To date, most Canadian and international efforts to improve primary dementia care have been isolated and limited in scope, typically addressing only a subset of barriers, and often with only modest intensity and very limited coordination.(1,7,9,10,114) Many experts in Western countries have reached the conclusion that the myriad of efforts that are required at multiple levels in order to achieve sustained and meaningful improvements should be ideally orchestrated by national dementia strategies.(1,114–117) In recent years, many Western governments have made dementia a national priority, and have developed national frameworks for action on dementia in order to provide an overarching vision and structure to inform systematic and consistent policy, planning, service delivery, and research initiatives.(114–117) At present, there is no national strategy for dementia in Canada. In the following section, we use the three core elements of the existing Western national dementia frameworks to summarize some of the key findings of this review.
The evidence reviewed suggests that this is currently more an exception than a rule in many parts of Canada and other Western nations. Research has consistently shown that dementia diagnosis typically occurs in moderate to later stages of the disease, often made at a time of a breakdown or crisis (likely leading to emergency department use, hospitalization with ALC designation, and premature institutionalization), which could have been potentially prevented if proper diagnosis and interventions had been in place earlier in the progression of the dementia.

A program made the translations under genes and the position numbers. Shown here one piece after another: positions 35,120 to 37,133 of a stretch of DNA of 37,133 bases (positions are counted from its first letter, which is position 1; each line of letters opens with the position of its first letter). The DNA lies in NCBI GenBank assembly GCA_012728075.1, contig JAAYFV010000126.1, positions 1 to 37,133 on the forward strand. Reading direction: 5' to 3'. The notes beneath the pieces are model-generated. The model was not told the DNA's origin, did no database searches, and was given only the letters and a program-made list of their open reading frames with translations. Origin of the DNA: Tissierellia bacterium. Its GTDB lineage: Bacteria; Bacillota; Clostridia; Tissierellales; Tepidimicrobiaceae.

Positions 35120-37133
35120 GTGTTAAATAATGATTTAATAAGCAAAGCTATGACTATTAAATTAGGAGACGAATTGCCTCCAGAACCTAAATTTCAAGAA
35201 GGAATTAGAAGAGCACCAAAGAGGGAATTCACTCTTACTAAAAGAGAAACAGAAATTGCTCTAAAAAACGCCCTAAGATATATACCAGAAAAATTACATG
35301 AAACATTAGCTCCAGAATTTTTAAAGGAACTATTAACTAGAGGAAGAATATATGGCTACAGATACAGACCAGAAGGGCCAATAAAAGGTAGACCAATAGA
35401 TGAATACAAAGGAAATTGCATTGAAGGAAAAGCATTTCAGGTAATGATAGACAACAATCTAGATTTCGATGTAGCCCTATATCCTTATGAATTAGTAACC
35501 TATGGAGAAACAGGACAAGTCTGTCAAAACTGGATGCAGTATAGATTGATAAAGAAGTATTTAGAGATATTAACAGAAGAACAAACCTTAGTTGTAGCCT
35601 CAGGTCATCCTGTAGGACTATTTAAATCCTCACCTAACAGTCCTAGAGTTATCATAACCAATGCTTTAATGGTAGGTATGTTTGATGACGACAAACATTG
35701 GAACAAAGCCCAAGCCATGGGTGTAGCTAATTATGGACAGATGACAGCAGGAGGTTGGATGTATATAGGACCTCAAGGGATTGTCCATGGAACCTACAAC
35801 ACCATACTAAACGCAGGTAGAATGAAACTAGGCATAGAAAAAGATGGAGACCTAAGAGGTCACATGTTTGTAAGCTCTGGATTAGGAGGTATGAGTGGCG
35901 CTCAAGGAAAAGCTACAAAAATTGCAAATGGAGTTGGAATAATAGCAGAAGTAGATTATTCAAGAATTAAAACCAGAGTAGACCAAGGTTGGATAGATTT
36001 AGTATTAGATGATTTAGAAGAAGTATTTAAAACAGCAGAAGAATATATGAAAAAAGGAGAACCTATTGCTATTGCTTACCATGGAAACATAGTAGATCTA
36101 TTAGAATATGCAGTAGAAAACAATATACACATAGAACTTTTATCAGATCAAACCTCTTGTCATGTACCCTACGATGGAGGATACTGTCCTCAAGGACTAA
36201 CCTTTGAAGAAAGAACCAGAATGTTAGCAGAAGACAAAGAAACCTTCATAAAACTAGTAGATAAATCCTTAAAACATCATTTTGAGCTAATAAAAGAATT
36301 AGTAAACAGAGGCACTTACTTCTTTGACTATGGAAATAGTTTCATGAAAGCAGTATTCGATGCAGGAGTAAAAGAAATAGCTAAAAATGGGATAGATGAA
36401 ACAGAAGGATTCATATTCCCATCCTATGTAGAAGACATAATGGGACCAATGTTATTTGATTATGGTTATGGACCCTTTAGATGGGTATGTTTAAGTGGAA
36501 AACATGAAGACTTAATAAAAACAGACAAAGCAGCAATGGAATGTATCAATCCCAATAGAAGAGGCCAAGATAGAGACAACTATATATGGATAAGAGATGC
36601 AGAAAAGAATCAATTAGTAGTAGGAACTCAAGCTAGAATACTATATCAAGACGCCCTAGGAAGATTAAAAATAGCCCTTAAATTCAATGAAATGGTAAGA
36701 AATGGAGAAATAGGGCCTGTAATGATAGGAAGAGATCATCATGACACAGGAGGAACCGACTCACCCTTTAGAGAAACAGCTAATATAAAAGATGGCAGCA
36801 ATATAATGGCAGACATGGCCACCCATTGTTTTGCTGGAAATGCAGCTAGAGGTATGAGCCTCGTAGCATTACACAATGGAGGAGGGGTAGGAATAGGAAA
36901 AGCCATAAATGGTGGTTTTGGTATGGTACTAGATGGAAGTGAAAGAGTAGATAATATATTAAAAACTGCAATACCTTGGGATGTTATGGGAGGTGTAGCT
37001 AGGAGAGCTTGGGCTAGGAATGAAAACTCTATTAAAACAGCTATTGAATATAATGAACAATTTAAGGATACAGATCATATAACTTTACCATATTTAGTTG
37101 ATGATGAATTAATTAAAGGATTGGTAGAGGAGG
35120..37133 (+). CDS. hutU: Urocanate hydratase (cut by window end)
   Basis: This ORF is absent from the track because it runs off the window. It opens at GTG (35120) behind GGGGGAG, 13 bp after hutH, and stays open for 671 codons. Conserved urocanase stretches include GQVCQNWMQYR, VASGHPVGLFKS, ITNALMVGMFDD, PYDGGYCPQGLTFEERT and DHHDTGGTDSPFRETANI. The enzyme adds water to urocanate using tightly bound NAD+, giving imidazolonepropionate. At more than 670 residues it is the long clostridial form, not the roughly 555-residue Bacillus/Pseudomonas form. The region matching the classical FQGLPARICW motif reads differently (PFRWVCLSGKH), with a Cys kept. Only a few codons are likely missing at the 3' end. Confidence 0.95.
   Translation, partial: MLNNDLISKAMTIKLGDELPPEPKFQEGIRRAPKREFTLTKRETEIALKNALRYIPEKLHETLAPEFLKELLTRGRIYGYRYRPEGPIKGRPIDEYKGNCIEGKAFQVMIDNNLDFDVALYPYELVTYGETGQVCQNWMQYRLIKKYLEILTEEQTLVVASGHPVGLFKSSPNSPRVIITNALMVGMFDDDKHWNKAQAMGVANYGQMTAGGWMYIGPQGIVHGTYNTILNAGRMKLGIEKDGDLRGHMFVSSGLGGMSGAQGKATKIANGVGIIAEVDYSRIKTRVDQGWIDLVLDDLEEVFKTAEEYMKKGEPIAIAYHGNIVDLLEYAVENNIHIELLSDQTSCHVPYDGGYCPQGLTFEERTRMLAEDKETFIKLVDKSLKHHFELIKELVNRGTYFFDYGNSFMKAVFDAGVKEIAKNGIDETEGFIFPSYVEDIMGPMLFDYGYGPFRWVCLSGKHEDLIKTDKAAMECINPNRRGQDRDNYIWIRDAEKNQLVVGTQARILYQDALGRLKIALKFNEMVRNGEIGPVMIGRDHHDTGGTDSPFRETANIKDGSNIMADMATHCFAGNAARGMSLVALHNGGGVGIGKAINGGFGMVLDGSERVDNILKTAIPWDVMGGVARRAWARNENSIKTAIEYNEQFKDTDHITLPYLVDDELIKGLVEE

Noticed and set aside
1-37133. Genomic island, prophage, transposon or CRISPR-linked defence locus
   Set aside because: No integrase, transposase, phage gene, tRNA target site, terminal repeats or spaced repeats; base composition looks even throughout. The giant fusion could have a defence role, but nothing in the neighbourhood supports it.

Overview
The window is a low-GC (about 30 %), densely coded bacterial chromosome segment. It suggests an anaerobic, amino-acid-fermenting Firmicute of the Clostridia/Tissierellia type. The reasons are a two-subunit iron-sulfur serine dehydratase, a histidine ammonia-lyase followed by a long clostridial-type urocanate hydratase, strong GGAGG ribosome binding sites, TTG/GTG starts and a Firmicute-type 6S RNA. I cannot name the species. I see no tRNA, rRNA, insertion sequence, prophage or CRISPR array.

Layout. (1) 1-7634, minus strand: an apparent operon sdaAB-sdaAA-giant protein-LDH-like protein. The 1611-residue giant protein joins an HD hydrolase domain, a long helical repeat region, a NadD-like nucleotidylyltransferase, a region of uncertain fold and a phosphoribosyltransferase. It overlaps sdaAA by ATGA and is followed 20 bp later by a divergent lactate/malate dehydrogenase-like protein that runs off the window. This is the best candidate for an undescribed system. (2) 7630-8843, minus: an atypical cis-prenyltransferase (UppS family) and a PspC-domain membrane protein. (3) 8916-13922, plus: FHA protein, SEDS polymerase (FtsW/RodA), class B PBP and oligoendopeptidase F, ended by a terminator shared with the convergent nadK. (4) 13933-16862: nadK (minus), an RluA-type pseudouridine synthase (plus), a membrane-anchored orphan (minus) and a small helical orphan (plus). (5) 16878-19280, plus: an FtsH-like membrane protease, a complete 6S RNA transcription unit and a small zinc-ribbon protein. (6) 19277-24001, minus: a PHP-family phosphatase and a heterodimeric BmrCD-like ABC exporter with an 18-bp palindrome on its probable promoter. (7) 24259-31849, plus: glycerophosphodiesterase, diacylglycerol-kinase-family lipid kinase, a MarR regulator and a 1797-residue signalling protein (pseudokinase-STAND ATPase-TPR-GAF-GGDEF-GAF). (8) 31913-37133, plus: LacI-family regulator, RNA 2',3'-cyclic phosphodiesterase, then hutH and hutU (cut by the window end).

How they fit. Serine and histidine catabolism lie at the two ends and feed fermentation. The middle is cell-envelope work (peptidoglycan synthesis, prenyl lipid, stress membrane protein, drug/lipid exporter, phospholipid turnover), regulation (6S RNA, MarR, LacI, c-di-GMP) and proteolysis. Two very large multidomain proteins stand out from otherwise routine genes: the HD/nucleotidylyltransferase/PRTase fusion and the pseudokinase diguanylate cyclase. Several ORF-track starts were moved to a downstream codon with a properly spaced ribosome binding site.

While controversies about the specific roles and responsibilities of primary and specialist care providers for the diagnosis and management of dementia continue, there is a general consensus that PCP alone cannot adequately meet the multidimensional needs of PWD/caregivers. Primary care, as the front line and the hub of care, not only needs to more effectively integrate the primary and secondary medical care, but also the broader health and social care systems in order to provide high-quality dementia care.(7,8,118) This review reaffirms the importance of instilling a culture of multidisciplinary and multi-agency collaboration in order to improve the detection and management of dementia in primary care.(7,9,13,31,54) Promoting a more active management role in primary care would require the use of more adequate reimbursement systems that would make it more realistic for PCP to take the time needed to effectively assess, monitor, and manage dementia and other co-morbidities among their frail older patients.